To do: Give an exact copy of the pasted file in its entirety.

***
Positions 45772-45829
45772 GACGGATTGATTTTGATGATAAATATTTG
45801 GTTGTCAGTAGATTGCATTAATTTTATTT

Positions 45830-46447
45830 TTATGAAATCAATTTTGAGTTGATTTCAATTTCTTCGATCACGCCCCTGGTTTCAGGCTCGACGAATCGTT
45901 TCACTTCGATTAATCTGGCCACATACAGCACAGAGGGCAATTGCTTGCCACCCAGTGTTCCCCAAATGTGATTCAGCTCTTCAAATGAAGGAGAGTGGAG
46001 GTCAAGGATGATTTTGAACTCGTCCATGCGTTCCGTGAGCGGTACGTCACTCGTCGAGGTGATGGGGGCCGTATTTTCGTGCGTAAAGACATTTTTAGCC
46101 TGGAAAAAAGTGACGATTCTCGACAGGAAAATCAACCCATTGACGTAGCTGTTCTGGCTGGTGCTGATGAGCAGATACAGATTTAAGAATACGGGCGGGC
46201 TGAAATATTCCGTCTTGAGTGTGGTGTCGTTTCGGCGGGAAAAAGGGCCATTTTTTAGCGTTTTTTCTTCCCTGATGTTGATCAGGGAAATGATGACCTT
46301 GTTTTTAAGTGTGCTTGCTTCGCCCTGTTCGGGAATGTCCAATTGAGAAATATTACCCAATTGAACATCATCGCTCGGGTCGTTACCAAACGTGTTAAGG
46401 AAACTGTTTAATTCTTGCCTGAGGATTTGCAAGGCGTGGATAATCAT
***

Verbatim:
Positions 45772-45829
45772 GACGGATTGATTTTGATGATAAATATTTG
45801 GTTGTCAGTAGATTGCATTAATTTTATTT

Positions 45830-46447
45830 TTATGAAATCAATTTTGAGTTGATTTCAATTTCTTCGATCACGCCCCTGGTTTCAGGCTCGACGAATCGTT
45901 TCACTTCGATTAATCTGGCCACATACAGCACAGAGGGCAATTGCTTGCCACCCAGTGTTCCCCAAATGTGATTCAGCTCTTCAAATGAAGGAGAGTGGAG
46001 GTCAAGGATGATTTTGAACTCGTCCATGCGTTCCGTGAGCGGTACGTCACTCGTCGAGGTGATGGGGGCCGTATTTTCGTGCGTAAAGACATTTTTAGCC
46101 TGGAAAAAAGTGACGATTCTCGACAGGAAAATCAACCCATTGACGTAGCTGTTCTGGCTGGTGCTGATGAGCAGATACAGATTTAAGAATACGGGCGGGC
46201 TGAAATATTCCGTCTTGAGTGTGGTGTCGTTTCGGCGGGAAAAAGGGCCATTTTTTAGCGTTTTTTCTTCCCTGATGTTGATCAGGGAAATGATGACCTT
46301 GTTTTTAAGTGTGCTTGCTTCGCCCTGTTCGGGAATGTCCAATTGAGAAATATTACCCAATTGAACATCATCGCTCGGGTCGTTACCAAACGTGTTAAGG
46401 AAACTGTTTAATTCTTGCCTGAGGATTTGCAAGGCGTGGATAATCAT